Aubyn Hill | Entrepreneurism driving athletes successes
Jamaican athletes really earned and recorded amazing medal, financial, national promotion and outright enhanced-fame successes in the recently completed IAAF World Championships in Beijing.
And that is not counting the ones who did not, but could have, run under the Jamaican flag - if they could only get a place on Jamaica's team.
As one reflects on these quite amazing personal, team and national achievements, it is clear that there are many reasons behind these victories that landed this tiny country in the exalted position of second in the Championships - behind only the mighty Kenyans, by only one gold medal.
Among those many reasons for our stellar and long-running athletic successes is the spirit of entrepreneurism which pervades the elite athletic training camps, ordinary schools' sports programmes across the island, and which resides in the minds and souls of our accomplished and aspiring athletes.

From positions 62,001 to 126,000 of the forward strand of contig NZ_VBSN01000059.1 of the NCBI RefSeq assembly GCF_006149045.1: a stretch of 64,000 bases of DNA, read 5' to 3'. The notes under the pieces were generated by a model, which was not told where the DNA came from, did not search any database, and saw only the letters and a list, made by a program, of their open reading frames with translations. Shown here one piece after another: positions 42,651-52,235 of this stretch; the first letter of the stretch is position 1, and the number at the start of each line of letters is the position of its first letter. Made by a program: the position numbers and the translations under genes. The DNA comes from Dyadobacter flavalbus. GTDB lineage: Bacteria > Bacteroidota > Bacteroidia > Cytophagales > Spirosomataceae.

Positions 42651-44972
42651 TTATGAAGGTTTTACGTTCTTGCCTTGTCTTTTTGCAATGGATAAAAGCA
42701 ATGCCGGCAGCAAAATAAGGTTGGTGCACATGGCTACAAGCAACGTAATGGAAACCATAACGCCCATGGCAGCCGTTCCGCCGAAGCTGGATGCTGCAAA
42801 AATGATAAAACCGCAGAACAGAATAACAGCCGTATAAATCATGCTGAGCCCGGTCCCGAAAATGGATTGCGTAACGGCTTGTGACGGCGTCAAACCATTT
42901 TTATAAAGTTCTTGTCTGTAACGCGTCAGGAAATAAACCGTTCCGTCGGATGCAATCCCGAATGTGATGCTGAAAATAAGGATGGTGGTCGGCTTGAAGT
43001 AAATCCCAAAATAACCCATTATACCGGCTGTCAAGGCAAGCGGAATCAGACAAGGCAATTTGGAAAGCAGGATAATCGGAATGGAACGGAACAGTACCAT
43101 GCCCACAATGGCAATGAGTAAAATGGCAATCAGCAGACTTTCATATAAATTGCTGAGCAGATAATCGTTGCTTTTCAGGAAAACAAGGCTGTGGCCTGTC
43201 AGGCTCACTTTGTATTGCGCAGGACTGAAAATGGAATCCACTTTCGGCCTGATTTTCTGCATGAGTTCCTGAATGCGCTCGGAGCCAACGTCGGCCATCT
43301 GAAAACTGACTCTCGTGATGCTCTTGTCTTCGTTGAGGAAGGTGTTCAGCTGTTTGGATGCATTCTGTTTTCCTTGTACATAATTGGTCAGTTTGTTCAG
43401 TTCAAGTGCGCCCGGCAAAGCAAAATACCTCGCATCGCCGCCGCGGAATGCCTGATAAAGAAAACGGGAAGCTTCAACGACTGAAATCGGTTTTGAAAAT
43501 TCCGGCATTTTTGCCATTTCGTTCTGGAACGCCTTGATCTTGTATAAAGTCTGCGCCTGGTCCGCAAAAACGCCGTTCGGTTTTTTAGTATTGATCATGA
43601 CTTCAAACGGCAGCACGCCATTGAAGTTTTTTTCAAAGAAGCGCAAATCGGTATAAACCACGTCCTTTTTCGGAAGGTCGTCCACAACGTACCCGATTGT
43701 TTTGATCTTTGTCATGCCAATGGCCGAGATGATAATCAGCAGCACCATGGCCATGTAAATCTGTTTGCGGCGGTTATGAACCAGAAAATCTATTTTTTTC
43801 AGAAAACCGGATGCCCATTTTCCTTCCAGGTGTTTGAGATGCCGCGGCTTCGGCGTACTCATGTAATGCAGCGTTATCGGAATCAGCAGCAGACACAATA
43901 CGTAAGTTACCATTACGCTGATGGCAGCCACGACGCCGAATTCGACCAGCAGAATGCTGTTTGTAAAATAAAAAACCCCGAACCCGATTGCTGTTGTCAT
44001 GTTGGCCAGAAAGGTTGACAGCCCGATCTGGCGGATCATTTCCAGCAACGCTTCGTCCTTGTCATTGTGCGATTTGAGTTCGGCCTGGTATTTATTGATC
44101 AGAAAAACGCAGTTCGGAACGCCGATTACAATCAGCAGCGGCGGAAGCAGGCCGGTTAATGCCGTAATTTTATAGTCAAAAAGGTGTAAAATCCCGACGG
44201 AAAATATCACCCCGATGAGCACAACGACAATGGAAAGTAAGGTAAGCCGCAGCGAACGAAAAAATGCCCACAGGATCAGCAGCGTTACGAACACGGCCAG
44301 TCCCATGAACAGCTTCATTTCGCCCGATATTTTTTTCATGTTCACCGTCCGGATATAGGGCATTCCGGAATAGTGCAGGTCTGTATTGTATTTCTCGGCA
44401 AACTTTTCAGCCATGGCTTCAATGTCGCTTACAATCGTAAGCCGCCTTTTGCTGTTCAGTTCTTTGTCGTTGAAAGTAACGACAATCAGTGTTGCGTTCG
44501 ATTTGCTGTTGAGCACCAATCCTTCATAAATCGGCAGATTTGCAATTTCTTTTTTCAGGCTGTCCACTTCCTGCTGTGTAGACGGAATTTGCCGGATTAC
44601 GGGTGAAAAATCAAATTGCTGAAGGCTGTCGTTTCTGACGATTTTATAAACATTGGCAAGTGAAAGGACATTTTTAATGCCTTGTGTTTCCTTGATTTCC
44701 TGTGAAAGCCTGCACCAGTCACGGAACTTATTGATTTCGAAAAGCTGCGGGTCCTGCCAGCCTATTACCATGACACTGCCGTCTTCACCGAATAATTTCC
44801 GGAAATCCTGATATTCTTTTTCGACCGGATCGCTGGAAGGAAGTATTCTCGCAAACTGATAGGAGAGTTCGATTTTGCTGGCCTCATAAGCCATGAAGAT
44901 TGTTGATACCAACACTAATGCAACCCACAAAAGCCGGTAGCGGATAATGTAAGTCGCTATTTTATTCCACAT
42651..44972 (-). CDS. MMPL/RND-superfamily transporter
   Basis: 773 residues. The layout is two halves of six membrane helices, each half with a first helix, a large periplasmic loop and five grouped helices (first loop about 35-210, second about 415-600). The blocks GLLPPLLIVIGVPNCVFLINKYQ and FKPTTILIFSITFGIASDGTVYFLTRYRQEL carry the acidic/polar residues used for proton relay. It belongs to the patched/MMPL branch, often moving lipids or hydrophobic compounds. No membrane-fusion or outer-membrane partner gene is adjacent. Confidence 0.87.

This spirit prompts a courageous set of entrepreneurial practices which the athletes, many of their parents, and their innovative and intrepid coaches bring to the preparation, training and grooming - primarily of the psychological variety - of our fine national treasures. Not enough emphasis is placed on the role of this entrepreneurial driving force in our exemplary, essentially private, athletics programme.
The first thing one has to notice is the blessing of the very light touch governments have taken to our athletic programme. They essentially stayed away.
Oh, that this finance minister, Peter Phillips, would have stayed away from the successful JSE Junior Exchange. He did not, and, for some unknown reason, failed to appoint a CEO of a publicly traded company - one listed on the local stock market - to serve on the committee he established to, among other issues, rule on the continuation, or the closing out, of the junior market tax waivers.